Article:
It's been five years since the world was forced to say goodbye to Joan Rivers.
Days after the trailblazing comedian and seemingly indefatigable workhorse was placed into a medically induced coma after she experienced serious complications and stopped breathing during a minor throat procedure at an outpatient clinic in Yorkville, Manhattan, the legend whom Carol Burnett would later honor as "the poster child for the Energizer Bunny" had been revealed to be a mere mortal like the rest of us, succumbing to brain damage caused by a lack of oxygen on September 4, 2014 at 81 years of age.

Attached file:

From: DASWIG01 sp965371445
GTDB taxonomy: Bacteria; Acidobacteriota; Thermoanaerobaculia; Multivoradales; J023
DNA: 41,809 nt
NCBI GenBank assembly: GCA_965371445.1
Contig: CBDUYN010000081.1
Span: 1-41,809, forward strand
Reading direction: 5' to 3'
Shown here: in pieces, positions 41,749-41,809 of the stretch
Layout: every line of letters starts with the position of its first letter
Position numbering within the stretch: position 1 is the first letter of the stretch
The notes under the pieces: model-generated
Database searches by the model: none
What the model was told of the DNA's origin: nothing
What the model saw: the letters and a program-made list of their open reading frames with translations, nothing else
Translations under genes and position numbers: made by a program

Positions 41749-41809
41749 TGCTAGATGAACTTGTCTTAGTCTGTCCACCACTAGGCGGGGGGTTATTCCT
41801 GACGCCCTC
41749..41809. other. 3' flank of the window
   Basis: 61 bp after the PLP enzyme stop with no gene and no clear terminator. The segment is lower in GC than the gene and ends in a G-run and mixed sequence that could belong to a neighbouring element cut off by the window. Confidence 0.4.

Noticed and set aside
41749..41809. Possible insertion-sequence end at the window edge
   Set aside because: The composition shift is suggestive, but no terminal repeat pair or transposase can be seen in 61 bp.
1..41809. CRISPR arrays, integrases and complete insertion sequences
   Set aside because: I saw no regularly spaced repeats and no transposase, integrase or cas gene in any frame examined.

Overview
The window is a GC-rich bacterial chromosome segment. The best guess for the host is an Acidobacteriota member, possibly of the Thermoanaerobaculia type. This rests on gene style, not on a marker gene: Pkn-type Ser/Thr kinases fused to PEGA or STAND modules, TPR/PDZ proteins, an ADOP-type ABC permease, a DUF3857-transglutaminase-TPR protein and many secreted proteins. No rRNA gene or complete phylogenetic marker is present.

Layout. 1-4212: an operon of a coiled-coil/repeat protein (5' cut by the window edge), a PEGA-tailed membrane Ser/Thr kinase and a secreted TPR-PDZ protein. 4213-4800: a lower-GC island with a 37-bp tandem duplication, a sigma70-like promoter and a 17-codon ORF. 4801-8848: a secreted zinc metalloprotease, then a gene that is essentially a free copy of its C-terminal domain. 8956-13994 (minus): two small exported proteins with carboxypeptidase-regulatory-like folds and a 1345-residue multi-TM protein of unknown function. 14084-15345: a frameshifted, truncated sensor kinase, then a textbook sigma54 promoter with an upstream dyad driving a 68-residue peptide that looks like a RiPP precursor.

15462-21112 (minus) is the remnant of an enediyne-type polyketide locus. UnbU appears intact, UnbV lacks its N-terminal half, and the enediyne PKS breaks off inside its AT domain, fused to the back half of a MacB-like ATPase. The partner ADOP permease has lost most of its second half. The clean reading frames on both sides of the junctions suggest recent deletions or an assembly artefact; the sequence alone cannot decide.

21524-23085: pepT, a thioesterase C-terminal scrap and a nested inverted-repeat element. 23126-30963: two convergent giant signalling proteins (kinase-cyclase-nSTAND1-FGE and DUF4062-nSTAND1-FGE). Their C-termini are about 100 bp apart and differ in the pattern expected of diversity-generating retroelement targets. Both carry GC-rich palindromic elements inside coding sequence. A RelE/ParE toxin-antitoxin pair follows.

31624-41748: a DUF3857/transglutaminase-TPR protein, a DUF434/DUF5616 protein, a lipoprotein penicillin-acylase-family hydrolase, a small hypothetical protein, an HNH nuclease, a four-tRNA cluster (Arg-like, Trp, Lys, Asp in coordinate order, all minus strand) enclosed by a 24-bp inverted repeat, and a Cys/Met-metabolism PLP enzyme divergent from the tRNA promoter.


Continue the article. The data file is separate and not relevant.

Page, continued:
Delivering the eulogy at her private memorial service at Temple Emanu-El in Manhattan just three days later, Howard Stern described Rivers to the estimated crowd of 1,500 attendees, including celebrities like Barbara Walters, Sarah Jessica Parker, Rosie O'Donnell and even future president Donald Trump (proving that even nemeses like those last two could put aside their numerous differences to pay tribute to their shared friend), as a "troublemaker, trail blazer for comics everywhere, never apologizing and never caring what people thought."
"She did everything on her own terms," the radio host continued. "She fought the stereotypes that women can't be funny, they should stay in their place, stay home."